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Abstract Detail

Ecological diversification and niche evolution in the temperate zone’s largest genus: Carex

Pender, Jocelyn [1], Starr, Julian [2], Naczi, Robert F. C. [3], Hahn, Marlene [4], Hipp, Andrew L. [4].

Ecological niche diversification and trait evolution in North American Carex.

Species richness is not distributed evenly across the tree of life. This is exemplified by the evolutionary success of the genus Carex (sedges; Cyperaceae), the most species-rich angiosperm genus in the northern temperate zone. In this talk, we evaluate whether rates of morphological and ecological (habitat and climatic niche) trait evolution are correlated with species richness in Carex. A phylogeny of nearly all 480 North American sedge species, north of Mexico—an almost complete community sample—was constructed using four molecular markers. Morphological data was extracted from the Flora of North America, habitat data from the U.S. National Wetland Plant List, and climatic niche data from WorldClim ( Using phylogenetic comparative methods for continuous traits, rates of trait evolution were estimated on the Carex phylogeny. Sister clade comparisons were used to assess statistically whether rates of trait evolution are associated with increased species richness (as a proxy for diversification). To avoid bias due to relatedness of clades, the analysis was performed using sets of non-nested sister clades. Our work demonstrates that there is a significant positive correlation between the rates of climatic niche, wetland habitat and morphological evolution and species richness. This result suggests that rates of trait evolution and species diversity are coupled in Carex, lending support to the hypothesis that organisms with the ability to evolve new morphological or ecological traits speciate more rapidly (‘evolvability’ hypothesis).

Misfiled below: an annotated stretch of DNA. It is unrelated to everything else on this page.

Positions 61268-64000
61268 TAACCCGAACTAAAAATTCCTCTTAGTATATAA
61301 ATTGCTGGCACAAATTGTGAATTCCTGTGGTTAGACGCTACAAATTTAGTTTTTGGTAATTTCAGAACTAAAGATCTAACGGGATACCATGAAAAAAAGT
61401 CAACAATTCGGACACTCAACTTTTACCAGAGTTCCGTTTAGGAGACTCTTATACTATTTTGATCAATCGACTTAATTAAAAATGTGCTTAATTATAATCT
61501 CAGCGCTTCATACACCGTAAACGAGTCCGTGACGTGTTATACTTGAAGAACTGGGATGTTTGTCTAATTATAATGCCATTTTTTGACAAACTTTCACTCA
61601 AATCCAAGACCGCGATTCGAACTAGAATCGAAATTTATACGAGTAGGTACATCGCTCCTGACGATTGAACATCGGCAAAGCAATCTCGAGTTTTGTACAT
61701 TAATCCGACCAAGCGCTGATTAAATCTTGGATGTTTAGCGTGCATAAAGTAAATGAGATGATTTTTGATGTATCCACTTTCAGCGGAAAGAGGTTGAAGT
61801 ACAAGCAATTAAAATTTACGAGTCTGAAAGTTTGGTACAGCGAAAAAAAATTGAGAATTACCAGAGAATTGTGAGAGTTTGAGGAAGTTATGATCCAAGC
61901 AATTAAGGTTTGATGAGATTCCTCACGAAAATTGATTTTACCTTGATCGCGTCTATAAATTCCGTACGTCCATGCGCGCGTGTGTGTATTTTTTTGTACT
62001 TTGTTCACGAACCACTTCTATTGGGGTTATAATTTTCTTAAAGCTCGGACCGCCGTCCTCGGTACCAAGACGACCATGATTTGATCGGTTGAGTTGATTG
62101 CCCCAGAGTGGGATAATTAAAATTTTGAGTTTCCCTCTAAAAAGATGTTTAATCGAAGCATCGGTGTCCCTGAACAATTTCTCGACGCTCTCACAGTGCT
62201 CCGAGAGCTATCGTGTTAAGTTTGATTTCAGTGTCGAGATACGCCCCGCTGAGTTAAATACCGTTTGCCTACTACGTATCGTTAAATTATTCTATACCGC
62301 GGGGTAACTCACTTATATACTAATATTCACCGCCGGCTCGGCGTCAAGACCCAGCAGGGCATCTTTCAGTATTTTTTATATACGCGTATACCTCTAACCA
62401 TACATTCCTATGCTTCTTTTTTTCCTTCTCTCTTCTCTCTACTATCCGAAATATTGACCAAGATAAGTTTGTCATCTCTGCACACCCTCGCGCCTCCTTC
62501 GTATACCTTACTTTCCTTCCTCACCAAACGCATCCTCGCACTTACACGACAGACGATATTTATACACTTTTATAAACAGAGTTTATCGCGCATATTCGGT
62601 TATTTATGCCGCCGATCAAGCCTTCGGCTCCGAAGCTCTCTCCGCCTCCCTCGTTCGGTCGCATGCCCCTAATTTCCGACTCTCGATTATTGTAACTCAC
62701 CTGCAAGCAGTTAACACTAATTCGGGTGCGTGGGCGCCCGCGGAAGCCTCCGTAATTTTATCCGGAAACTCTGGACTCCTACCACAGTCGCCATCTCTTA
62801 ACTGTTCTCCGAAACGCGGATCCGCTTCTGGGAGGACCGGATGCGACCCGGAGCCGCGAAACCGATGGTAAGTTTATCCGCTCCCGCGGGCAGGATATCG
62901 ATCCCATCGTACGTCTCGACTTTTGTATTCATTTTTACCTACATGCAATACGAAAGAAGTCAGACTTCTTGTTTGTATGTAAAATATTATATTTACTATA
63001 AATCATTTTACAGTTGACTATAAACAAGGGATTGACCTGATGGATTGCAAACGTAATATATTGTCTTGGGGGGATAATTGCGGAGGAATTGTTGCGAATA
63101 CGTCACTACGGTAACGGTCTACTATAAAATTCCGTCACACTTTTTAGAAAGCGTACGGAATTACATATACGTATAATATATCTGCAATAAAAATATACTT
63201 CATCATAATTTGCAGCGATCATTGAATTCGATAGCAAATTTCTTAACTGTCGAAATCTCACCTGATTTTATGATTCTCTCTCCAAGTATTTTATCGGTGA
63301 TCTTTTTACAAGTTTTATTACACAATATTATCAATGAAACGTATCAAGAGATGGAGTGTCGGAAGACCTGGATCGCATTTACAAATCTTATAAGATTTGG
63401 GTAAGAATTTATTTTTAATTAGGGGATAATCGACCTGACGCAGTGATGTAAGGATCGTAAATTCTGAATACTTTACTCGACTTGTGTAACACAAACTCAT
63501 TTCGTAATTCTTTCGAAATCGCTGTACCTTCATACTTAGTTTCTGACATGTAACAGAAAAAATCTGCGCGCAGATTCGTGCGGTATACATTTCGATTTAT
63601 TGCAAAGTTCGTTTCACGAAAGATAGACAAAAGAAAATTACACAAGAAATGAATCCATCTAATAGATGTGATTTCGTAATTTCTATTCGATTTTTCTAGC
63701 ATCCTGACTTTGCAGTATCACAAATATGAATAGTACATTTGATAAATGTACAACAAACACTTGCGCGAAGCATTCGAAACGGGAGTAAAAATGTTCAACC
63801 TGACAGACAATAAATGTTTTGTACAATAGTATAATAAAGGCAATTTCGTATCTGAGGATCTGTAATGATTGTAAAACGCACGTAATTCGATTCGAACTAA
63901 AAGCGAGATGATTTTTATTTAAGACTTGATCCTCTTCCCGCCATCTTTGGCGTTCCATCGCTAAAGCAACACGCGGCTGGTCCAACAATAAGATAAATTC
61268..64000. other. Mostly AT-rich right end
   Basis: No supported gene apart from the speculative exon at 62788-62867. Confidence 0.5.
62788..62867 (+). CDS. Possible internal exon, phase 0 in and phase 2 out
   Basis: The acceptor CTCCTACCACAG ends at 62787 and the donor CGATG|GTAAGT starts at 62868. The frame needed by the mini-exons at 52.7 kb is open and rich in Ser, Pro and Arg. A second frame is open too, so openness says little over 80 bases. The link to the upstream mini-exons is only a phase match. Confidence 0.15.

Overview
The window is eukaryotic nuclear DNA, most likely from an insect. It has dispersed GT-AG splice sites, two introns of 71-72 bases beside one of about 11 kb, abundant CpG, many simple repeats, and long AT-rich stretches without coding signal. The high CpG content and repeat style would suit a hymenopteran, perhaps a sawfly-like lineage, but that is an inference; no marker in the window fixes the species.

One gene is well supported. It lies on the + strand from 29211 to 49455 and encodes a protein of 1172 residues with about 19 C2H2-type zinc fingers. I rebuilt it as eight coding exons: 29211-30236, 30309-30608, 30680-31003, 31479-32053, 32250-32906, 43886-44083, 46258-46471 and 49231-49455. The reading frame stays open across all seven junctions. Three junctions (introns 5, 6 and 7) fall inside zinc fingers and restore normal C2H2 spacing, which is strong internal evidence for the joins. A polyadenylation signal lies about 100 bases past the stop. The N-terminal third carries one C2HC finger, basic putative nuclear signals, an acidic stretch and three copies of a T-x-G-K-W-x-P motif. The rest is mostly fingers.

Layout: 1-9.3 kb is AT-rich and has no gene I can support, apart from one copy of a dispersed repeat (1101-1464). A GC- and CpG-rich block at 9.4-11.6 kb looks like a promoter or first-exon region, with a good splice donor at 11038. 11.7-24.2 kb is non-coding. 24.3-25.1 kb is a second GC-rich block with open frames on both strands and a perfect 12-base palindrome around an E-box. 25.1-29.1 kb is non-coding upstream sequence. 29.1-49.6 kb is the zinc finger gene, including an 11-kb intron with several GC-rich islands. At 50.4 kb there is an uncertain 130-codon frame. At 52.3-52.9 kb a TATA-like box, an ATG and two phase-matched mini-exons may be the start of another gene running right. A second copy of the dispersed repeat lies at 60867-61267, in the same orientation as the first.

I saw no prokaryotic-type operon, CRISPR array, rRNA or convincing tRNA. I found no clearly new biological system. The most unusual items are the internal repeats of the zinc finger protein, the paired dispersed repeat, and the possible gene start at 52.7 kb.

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1 - University of Ottawa, Department of Biology, Room 160, Gendron Hall, 30 Marie-Curie, Ottawa, ON, K1N6N5, Canada
2 - University of Ottawa, Biology, Gendron Hall, Room 160, 30 Marie Curie, Ottawa, ON, K1N 6N5, Canada
3 - The New York Botanical Garden, 2900 Southern Blvd., Bronx, NY, 0458-5126, USA
4 - The Morton Arboretum, 4100 Illinois Route 53, Lisle, IL, 60532, USA

Trait evolution
Species richness.

Presentation Type: Symposium Presentation
Session: SY15
Location: Salon 11/The Shaw Conference Centre
Date: Wednesday, July 29th, 2015
Time: 8:45 AM
Number: SY15003
Abstract ID:593
Candidate for Awards:None

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